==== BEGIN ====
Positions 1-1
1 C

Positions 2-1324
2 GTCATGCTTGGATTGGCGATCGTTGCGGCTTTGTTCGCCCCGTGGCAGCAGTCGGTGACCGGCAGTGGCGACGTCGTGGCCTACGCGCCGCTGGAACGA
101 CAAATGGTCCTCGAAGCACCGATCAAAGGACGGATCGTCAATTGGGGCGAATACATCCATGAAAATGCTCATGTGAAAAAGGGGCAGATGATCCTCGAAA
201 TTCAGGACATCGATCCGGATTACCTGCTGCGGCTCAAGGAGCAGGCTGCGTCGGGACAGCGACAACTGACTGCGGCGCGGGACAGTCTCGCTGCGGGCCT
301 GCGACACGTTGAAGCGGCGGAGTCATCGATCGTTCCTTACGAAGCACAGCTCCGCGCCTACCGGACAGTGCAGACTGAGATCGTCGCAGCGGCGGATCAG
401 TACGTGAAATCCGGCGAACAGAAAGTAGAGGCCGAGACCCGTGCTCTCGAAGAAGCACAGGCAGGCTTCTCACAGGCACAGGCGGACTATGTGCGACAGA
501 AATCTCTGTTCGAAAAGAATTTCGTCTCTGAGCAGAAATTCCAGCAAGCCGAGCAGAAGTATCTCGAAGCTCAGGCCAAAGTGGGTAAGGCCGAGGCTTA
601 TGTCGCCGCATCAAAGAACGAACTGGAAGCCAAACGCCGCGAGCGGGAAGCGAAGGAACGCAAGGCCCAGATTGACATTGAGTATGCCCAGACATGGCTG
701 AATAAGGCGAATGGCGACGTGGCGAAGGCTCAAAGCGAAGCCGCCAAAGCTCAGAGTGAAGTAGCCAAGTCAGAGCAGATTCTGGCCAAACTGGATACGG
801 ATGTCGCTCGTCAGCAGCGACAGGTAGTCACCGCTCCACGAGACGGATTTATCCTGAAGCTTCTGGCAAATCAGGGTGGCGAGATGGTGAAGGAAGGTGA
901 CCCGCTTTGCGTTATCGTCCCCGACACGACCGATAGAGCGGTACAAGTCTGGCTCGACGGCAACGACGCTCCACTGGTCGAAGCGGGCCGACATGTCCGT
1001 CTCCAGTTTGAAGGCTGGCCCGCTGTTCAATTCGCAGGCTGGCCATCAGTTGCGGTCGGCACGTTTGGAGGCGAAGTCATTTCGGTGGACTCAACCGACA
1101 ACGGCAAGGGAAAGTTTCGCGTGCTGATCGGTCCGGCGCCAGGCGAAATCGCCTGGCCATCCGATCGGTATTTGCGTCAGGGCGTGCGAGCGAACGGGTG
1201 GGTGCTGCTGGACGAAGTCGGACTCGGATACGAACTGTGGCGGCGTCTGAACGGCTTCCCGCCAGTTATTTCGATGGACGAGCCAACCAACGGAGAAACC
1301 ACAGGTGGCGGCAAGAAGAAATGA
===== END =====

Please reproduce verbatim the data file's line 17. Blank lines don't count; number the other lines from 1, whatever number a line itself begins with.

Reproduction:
1301 ACAGGTGGCGGCAAGAAGAAATGA